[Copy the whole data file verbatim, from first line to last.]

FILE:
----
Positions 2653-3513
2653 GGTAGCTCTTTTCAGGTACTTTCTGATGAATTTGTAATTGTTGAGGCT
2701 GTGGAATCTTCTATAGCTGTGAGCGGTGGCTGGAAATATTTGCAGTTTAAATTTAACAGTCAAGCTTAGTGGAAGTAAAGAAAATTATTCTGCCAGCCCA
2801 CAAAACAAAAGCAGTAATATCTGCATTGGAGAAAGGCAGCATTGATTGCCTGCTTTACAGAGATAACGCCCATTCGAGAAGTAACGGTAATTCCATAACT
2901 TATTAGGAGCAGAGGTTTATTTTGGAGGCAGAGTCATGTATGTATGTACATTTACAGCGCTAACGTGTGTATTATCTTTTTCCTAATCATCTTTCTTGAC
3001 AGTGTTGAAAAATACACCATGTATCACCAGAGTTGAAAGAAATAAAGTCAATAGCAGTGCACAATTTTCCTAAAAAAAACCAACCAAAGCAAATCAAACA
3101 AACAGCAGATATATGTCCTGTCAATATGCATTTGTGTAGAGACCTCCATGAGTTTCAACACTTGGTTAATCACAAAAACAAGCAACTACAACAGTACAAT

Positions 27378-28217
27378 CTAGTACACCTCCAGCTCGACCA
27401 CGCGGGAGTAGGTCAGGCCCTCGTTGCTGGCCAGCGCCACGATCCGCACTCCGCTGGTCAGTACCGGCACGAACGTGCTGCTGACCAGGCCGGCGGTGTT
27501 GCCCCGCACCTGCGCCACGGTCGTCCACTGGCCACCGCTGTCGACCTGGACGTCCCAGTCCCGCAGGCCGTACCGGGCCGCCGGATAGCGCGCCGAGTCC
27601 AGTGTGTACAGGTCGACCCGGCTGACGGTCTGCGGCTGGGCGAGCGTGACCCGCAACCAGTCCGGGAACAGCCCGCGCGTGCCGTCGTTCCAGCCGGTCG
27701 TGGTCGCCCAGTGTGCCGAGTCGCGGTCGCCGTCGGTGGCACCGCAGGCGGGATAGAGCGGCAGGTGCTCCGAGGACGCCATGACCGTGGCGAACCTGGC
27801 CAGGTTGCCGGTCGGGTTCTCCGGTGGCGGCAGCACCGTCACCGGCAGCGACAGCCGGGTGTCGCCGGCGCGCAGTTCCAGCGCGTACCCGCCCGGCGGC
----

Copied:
Positions 2653-3513
2653 GGTAGCTCTTTTCAGGTACTTTCTGATGAATTTGTAATTGTTGAGGCT
2701 GTGGAATCTTCTATAGCTGTGAGCGGTGGCTGGAAATATTTGCAGTTTAAATTTAACAGTCAAGCTTAGTGGAAGTAAAGAAAATTATTCTGCCAGCCCA
2801 CAAAACAAAAGCAGTAATATCTGCATTGGAGAAAGGCAGCATTGATTGCCTGCTTTACAGAGATAACGCCCATTCGAGAAGTAACGGTAATTCCATAACT
2901 TATTAGGAGCAGAGGTTTATTTTGGAGGCAGAGTCATGTATGTATGTACATTTACAGCGCTAACGTGTGTATTATCTTTTTCCTAATCATCTTTCTTGAC
3001 AGTGTTGAAAAATACACCATGTATCACCAGAGTTGAAAGAAATAAAGTCAATAGCAGTGCACAATTTTCCTAAAAAAAACCAACCAAAGCAAATCAAACA
3101 AACAGCAGATATATGTCCTGTCAATATGCATTTGTGTAGAGACCTCCATGAGTTTCAACACTTGGTTAATCACAAAAACAAGCAACTACAACAGTACAAT

Positions 27378-28217
27378 CTAGTACACCTCCAGCTCGACCA
27401 CGCGGGAGTAGGTCAGGCCCTCGTTGCTGGCCAGCGCCACGATCCGCACTCCGCTGGTCAGTACCGGCACGAACGTGCTGCTGACCAGGCCGGCGGTGTT
27501 GCCCCGCACCTGCGCCACGGTCGTCCACTGGCCACCGCTGTCGACCTGGACGTCCCAGTCCCGCAGGCCGTACCGGGCCGCCGGATAGCGCGCCGAGTCC
27601 AGTGTGTACAGGTCGACCCGGCTGACGGTCTGCGGCTGGGCGAGCGTGACCCGCAACCAGTCCGGGAACAGCCCGCGCGTGCCGTCGTTCCAGCCGGTCG
27701 TGGTCGCCCAGTGTGCCGAGTCGCGGTCGCCGTCGGTGGCACCGCAGGCGGGATAGAGCGGCAGGTGCTCCGAGGACGCCATGACCGTGGCGAACCTGGC
27801 CAGGTTGCCGGTCGGGTTCTCCGGTGGCGGCAGCACCGTCACCGGCAGCGACAGCCGGGTGTCGCCGGCGCGCAGTTCCAGCGCGTACCCGCCCGGCGGC